Oblique intent

Why the name? Well criminal law afficionados will recognise the phrase 'oblique intent' as referring to a problem of mens rea:can a person who intends to do x (such as setting fire to a building to scare the occupants) also be said to have an intention to kill if one of the occupants dies? This is a problem that has consumed an inordinate amount of time in the appeal courts and in the legal journals, and can be taken to represent a certain kind of approach to legal theory. My approach is intended to be more oblique to this mainstream approach, and thus to raise different kinds of questions and issues. Hence the name.

Friday, 25 November 2016

On terrorist crimes

I suspect that I am not alone in being confused at the message coming from the prosecution on the conviction of Thomas Mair for the murder of Jo Cox. It was, they insist, a terrorist murder and he had been tried as a terrorist (which is why the trial was in London). But they go on to say that it was not prosecuted under the Terrorism Acts and the jury had not been told that he was regarded as a terrorist because he had been prosecuted for the common law crime of murder, and they had not raised the question of his political motivation. But he may have been sentenced as a terrorist - whatever that means as the judge could have given a 'whole life' sentence in a particularly serious case of murder, which this undoubtedly was. So is he a terrorist, or was it a terrorist offence? It is hard to say.

Thomas Mair, the killer of Jo Cox MP
The case for arguing that it was a terrorist act seems to rest on the argument that it was motivated by political ends. As he attacked his victim he yelled political slogans, and the police subsequently discovered that he had collected nazi memorabilia and that he had far-right sympathies - though he was not associated with any group and did not seem to be acting with (or for) anyone else. This, in a literal sense, then falls within the definition of terrorism in the Terrorism Act 2000 s.1: it was an act involving serious violence against a person and was done for the purpose of advancing a political cause.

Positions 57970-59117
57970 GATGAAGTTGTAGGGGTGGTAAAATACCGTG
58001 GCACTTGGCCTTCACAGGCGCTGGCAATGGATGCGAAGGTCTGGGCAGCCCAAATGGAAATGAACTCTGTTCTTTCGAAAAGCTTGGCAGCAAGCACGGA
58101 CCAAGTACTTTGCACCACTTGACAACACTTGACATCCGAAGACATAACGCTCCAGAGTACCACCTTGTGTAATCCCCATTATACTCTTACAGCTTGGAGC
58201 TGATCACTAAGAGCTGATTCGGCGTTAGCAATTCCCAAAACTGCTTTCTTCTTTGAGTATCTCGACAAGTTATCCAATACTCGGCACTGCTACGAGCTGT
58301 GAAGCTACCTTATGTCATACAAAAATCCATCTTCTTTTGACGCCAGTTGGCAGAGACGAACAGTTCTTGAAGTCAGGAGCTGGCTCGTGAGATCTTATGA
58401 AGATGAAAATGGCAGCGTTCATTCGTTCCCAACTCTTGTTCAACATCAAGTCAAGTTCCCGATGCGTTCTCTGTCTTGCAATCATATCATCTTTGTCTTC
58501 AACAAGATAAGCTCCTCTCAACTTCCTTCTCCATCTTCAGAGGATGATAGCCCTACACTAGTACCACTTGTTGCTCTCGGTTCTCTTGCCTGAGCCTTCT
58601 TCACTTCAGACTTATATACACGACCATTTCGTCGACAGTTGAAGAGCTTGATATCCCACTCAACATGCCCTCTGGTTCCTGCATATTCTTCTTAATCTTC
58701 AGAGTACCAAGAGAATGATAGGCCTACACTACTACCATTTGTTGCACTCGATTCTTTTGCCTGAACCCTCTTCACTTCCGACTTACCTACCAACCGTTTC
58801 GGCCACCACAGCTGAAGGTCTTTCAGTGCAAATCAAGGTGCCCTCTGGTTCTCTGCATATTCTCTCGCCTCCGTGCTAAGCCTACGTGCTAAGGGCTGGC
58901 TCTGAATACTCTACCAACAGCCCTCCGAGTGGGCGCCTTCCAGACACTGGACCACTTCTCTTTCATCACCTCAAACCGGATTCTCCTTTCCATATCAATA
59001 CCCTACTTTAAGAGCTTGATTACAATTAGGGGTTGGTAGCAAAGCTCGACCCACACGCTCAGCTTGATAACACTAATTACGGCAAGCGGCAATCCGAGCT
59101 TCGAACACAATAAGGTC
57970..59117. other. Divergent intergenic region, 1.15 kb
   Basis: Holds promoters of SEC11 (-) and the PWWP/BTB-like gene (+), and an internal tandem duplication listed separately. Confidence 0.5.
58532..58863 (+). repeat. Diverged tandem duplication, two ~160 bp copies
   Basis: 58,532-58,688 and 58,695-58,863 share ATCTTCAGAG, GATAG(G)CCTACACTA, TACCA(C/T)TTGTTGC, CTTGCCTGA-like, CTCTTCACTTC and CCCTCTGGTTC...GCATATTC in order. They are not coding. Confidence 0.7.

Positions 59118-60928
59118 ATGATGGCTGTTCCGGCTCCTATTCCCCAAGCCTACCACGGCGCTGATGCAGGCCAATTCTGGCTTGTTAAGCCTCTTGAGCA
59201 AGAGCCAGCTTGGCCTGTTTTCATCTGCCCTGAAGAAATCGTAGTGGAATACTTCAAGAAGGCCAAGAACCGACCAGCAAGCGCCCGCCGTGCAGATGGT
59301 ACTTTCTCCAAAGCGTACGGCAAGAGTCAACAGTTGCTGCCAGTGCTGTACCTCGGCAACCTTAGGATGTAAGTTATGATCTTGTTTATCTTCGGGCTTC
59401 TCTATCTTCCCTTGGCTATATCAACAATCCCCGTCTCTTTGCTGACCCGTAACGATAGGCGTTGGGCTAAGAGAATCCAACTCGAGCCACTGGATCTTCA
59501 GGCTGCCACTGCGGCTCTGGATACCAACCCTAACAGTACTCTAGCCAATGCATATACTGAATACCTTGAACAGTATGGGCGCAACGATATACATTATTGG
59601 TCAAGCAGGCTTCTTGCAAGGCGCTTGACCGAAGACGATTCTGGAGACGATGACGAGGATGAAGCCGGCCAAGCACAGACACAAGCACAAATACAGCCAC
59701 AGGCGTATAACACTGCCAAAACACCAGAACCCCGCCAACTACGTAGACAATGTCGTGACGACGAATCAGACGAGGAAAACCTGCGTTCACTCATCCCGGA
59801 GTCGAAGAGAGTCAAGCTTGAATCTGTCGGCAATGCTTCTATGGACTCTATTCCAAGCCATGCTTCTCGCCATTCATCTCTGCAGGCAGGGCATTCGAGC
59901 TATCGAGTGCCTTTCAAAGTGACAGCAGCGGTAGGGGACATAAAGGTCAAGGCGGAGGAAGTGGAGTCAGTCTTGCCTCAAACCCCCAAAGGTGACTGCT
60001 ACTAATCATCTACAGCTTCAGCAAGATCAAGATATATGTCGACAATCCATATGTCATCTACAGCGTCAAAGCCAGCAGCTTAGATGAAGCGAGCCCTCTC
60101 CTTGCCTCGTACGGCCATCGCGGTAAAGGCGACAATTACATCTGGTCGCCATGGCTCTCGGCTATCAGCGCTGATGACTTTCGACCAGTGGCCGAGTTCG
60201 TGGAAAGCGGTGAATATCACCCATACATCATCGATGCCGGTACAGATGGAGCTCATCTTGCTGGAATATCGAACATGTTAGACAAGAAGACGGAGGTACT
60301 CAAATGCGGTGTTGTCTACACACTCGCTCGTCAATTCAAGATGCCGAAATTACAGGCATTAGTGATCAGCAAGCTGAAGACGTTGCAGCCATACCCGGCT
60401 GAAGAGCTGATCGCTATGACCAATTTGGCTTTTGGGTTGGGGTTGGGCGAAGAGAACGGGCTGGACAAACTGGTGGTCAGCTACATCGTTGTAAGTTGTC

The case against would be to say that there are many politically motivated crimes which do not necessarily amount to terrorism. That is to say that while much terrorism is politically motivated the question of political motivation cannot be determinative of the question on its own. Our history is full of political assassinations and bombings, but it is only recently that we have begun to refer to them in terms of terrorism. And the idea of terrorism seems to imply that the violence (or its threat) would create some sense of terror or insecurity. Of course, this can itself be problematic as certain serial killers have created precisely this sense of terror among the community of the victimised, though we would not normally regard serial killers as terrorists.

This points to the well known difficulties of trying to produce a satisfactory definition of terrorism, which I something that I cannot resolve here. However, it is worth asking what is stake in labelling Thomas Mair a terrorist. Leaving aside the question (which I have been unable to resolve) of whether there are special sentencing powers here, labelling the killing as a terrorist act makes terrorism seem more widespread and arguably contributes to a climate of fear and insecurity - and this may be in the interests of the police or security forces as it can justify the use of, of call for, special measures or the suspension of normal rules of law. A random killing, however tragic, by a loner with a history of mental illness may be unduly dignified, or treated with an unwarranted degree of seriousness, if we call it an act of terrorism - and we should resist these moves.

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